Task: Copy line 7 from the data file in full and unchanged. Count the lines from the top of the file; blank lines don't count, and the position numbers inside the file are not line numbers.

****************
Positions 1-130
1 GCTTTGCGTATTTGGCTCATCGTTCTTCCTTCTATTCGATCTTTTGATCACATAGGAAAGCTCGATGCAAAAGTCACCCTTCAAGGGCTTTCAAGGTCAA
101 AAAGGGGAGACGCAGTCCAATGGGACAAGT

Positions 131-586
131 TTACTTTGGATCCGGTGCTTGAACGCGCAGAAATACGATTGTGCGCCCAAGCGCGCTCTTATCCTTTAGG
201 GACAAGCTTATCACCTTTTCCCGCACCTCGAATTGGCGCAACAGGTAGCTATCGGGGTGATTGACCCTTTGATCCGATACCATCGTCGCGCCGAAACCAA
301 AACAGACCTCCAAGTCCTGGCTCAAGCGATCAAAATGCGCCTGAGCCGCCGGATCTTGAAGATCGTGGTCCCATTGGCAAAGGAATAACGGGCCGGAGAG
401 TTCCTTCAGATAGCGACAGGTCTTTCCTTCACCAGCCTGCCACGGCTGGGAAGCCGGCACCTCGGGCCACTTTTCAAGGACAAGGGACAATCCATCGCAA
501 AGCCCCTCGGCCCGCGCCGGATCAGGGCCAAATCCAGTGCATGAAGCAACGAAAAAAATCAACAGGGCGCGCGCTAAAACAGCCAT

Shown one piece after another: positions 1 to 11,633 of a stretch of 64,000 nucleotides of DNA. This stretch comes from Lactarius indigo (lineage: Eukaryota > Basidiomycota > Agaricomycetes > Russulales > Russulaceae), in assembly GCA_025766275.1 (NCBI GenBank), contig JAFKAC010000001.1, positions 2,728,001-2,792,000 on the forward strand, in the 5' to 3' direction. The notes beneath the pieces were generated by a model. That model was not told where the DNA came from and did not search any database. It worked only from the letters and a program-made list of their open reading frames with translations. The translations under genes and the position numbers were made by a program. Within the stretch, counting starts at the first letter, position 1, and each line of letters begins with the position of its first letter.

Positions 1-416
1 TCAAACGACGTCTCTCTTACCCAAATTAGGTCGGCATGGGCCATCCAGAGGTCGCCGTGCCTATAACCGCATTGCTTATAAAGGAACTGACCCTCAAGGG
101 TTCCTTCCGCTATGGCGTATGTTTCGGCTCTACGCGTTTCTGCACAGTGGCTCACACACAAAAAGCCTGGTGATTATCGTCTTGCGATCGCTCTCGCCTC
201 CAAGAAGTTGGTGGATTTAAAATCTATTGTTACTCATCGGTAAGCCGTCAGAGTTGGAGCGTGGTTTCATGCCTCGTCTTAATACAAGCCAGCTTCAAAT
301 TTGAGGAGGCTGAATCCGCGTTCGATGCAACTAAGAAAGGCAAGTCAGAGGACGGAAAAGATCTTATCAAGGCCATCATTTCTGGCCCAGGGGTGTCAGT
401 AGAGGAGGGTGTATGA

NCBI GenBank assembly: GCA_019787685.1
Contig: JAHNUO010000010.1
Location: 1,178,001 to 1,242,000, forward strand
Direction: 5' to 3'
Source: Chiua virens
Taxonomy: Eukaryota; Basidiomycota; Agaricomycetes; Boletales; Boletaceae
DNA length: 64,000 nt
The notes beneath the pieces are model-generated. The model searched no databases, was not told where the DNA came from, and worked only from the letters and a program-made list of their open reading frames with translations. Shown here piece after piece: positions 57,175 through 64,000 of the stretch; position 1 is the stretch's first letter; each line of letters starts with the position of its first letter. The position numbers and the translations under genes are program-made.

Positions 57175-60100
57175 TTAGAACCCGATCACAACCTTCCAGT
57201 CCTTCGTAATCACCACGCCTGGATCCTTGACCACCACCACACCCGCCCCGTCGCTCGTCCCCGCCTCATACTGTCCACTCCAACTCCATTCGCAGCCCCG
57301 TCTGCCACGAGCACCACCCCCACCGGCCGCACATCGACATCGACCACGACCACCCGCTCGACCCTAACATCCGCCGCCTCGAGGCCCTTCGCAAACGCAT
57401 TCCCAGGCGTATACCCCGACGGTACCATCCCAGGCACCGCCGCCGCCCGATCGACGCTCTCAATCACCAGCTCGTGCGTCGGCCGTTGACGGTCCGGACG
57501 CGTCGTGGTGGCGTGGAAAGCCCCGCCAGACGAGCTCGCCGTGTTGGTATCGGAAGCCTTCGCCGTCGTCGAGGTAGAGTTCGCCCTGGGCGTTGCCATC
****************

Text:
301 AACAGACCTCCAAGTCCTGGCTCAAGCGATCAAAATGCGCCTGAGCCGCCGGATCTTGAAGATCGTGGTCCCATTGGCAAAGGAATAACGGGCCGGAGAG